Back in 1970, most people thought Santa Barbara County was too far south—and too hot—for growing grapes. But winemaker Richard Sanford recognized the area’s potential. After studying a century’s worth of climate records from the cool region of Burgundy, Richard made an important find while driving around with a thermometer sticking out the window of his car: The temperatures in the Sta. Rita Hills are very cool, despite the latitude.
The unique transverse mountain ranges that run east to west (instead of north to south) funnel ocean breezes and fog inland, lowering temperatures and making it a perfect place to plant Pinot. Richard says, “We saw stunning quality in the first harvest, in 1976. It raised a lot of eyebrows as to the possibilities of this area. In Napa and Carneros they thought it was cool, but not quite cool enough.” Turns out, the 100-square-mile plot between Lompoc and Buellton was just right.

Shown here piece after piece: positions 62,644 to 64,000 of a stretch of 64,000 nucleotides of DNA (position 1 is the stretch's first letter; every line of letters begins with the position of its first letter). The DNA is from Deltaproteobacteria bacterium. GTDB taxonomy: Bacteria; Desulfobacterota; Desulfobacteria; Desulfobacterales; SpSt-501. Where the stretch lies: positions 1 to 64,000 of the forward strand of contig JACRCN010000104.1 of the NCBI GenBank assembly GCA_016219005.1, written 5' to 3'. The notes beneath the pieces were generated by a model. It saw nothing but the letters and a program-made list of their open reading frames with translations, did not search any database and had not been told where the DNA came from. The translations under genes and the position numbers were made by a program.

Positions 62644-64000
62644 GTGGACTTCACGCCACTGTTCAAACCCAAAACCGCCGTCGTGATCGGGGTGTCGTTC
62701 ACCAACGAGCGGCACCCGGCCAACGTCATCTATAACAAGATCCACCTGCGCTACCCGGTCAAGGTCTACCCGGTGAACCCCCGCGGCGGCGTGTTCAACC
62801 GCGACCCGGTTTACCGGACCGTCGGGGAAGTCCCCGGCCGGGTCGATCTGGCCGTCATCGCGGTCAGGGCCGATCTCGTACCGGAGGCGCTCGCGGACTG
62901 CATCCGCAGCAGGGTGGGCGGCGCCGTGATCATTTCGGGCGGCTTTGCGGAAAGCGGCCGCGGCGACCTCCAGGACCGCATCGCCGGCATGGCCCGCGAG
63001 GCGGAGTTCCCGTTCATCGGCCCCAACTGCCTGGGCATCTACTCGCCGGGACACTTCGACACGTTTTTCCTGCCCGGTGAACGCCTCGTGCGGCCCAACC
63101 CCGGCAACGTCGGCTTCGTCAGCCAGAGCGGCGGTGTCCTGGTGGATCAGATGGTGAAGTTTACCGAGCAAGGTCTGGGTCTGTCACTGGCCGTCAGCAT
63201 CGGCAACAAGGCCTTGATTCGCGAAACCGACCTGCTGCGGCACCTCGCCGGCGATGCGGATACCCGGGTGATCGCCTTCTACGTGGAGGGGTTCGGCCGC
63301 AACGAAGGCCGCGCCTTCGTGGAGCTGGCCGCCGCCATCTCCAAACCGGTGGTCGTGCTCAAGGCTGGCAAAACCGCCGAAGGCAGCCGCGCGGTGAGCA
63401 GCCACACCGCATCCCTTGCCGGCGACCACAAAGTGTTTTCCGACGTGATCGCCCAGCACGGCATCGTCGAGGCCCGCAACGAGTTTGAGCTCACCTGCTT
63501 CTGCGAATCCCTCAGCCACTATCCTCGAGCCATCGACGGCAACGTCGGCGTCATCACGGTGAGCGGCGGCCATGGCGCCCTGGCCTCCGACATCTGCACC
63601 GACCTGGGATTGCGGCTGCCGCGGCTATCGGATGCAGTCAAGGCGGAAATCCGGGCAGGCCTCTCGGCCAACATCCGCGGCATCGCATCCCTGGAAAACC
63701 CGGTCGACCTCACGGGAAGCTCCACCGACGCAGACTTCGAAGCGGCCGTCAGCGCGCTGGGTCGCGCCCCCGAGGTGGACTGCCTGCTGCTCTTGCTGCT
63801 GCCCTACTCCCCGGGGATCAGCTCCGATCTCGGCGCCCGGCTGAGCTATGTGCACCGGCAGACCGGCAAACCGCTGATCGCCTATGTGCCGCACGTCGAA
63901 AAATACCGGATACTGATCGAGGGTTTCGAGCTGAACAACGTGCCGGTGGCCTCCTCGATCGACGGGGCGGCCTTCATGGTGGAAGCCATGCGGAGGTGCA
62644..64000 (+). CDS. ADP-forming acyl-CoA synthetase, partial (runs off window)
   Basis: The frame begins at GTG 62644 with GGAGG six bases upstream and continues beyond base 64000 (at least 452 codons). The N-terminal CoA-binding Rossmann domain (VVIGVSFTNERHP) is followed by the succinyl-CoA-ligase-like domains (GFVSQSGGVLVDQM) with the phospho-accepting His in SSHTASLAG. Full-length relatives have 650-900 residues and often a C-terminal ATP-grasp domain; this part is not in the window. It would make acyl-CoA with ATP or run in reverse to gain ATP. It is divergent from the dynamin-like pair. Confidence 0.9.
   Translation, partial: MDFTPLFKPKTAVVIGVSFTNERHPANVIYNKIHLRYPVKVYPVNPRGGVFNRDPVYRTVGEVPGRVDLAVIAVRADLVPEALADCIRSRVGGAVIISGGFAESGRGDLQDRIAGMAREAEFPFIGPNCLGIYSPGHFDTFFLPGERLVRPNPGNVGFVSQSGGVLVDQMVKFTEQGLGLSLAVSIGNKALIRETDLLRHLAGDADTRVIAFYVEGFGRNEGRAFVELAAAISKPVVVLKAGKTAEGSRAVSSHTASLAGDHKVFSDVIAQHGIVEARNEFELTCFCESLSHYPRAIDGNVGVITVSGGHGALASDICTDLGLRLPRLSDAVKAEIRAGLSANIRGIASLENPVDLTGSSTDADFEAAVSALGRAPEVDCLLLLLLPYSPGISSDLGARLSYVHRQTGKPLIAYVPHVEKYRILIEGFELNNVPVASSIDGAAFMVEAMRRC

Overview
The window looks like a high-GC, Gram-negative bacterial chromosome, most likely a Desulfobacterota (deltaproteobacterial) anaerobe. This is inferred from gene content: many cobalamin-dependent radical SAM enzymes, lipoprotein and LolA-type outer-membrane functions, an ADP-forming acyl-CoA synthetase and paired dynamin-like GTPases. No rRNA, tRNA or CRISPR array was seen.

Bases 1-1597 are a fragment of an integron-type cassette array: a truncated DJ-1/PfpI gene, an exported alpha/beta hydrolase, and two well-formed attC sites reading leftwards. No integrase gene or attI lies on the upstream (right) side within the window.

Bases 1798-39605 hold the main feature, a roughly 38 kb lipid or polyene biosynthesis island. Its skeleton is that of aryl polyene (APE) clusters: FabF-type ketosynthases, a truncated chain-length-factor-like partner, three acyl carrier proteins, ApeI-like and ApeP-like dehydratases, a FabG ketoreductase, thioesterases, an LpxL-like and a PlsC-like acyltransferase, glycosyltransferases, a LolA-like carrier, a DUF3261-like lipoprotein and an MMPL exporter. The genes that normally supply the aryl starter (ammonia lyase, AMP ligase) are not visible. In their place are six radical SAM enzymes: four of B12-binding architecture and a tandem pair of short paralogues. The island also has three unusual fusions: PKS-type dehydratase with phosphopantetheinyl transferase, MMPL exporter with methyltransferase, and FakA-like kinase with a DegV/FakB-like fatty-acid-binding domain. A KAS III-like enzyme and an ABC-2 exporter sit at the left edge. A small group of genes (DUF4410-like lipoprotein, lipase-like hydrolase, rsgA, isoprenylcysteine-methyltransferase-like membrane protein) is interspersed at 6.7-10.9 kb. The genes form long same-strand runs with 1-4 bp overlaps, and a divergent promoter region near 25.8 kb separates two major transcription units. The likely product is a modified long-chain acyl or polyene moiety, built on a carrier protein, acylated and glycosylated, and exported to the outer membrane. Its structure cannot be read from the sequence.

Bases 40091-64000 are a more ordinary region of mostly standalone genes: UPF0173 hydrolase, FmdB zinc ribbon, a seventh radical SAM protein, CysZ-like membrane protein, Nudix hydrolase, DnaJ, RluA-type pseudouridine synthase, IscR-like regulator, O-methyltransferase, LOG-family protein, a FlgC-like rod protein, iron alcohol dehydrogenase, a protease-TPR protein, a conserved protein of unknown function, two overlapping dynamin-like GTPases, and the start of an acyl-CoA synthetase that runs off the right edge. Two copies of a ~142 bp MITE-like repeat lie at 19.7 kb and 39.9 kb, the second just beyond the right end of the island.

“Pinot Noir’s the most difficult grape to grow and to make wine from,” explains Ken Brown, another Pinot pioneer. Brown has spent the last 30 years producing great Pinot Noir in Santa Barbara County. His early days were spent at Zaca Mesa Winery. He went on to found Byron, where he stayed for 20 years until starting his own small, family-run operation, Ken Brown Wines.
“Pinot’s a shy, thin-skinned grape. It’s hard to get good color, concentration and complexity. You have to have a low-vigor site so that you get small berries and a higher skin-to-juice ratio. Site selection is huge—it needs challenged, shallow soil and a cold growing region. It’s so delicate and there are so many ingredients that have to combine to make great Pinot.”